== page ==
Modern Manchester must keep its charm
THERE may be a greater concentration of great old architecture in the centre of Manchester than can be found today in the equivalent square mile of the City or the West End of London: not only masterpieces by Charles Barry, Charles Cockerell, Alfred Waterhouse and Edwin Lutyens, but numerous fine buildings by local architects.
Many of these have now been put to good use or at least given new life. Banking halls have been adapted as bars and restaurants and warehouses converted into flats. There is, of course, some offensive contemporary architecture. A prominent example with a flashy surface, a pointlessly angular plan and exhibitionist cantilevering, has arisen on Deansgate, beside the John Rylands Library. The library, with its massive ashlar walls and dense shoots of late-gothic ornament, all executed in dark Cheshire sandstone—designed by Basil Champneys—is perhaps the most distinguished of all the city’s Victorian buildings.
Great changes to the building have taken place in recent years. The University of Manchester, which took responsibility for this great gift to the citizens of the city in 1972, has certainly succeeded in making them feel welcome. We enter through an elegant extension of 2007 by AustinSmith:lord, which also serves as bookshop and cafe. It conducts us to a Gothic corridor, where, were it not for the central heating, we might feel that we had suddenly entered the world of The Eve of St Agnes.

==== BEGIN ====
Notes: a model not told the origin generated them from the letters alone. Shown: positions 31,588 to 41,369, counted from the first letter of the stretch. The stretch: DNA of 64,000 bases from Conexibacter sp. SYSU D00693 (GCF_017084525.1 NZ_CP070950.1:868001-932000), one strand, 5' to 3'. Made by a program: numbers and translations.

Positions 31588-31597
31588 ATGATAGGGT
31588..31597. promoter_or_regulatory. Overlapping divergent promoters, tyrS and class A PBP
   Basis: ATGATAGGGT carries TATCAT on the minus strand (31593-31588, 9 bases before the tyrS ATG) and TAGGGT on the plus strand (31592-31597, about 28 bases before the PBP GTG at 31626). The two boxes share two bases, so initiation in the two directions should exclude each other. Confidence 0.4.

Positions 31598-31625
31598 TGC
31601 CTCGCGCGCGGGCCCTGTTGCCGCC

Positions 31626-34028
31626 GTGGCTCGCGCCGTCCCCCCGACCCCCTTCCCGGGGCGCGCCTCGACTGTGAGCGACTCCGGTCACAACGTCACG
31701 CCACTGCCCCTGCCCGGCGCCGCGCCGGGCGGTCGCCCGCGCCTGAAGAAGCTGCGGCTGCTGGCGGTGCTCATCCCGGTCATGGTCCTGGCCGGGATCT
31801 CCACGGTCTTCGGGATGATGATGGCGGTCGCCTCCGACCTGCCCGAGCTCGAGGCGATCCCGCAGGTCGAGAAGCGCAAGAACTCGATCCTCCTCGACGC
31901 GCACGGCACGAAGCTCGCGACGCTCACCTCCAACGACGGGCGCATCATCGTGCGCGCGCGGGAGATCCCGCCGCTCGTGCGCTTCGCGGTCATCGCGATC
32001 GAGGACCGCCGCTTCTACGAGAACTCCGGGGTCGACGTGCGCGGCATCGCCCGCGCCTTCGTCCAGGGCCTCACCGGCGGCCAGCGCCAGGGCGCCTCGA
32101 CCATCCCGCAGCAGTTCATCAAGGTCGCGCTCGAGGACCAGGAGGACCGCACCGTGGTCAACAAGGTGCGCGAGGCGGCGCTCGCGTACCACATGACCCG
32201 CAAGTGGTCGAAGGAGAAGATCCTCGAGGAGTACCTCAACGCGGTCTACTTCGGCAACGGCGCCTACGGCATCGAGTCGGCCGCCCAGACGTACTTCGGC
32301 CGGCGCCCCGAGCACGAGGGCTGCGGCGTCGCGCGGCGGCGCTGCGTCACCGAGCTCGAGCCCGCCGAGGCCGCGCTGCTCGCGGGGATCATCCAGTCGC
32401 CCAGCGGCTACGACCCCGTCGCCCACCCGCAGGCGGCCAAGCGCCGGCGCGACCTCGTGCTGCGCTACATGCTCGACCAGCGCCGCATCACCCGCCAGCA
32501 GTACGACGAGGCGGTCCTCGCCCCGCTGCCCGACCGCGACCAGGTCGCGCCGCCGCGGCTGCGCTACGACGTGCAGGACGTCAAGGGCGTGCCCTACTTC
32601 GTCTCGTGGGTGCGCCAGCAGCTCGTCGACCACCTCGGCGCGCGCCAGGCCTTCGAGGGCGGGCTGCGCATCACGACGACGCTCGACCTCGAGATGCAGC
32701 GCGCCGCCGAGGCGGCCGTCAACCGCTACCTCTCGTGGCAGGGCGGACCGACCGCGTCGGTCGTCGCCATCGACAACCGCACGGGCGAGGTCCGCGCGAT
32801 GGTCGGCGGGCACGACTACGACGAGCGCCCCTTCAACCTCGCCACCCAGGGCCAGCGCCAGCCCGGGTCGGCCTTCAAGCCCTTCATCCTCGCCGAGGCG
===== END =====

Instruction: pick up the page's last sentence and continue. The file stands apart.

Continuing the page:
Twenty-five years ago, you would hardly have dared to bring a child into this solemn seat of learning. Today, you almost feel it’s wrong to enter without one. In an exhibition recently opened there, we meet some curious objects, the first being a pretty reticule found in the grounds of Newstead Abbey. We’re given a snatch of Byron’s poetry, asked what we use now in place of a reticule and encouraged to ponder why people collect relics, souvenirs and memorabilia.
We meet more objects, including Walt Whitman’s sweaty hatband and Elizabeth Gaskell’s quills, before reaching the great vaulted nave, with its effigies in stone and stained glass, where we may peep into its side chapels, some of which are occupied by living scholars with laptops. Is this the memorial Rylands aspired to create?
In some subtler respects, the building itself has suffered. The original metal light fittings, like the radiator covers and door furniture, are of exceptional quality. However, they’re hard to admire and, generally, looking up is painful, because the lightbulbs now used are far stronger than those that would have been available when this building opened. There must be a department of the university that could help here.
Athena also regrets that the original entrance, with its thrilling vistas and soaring vault, is no longer used. Perhaps it could be opened for ceremonial occasions or, at the very least, for an annual poetry prize offered to undergraduates or even schoolchildren?
The library is the most distinguished of all the city’s Victorian buildings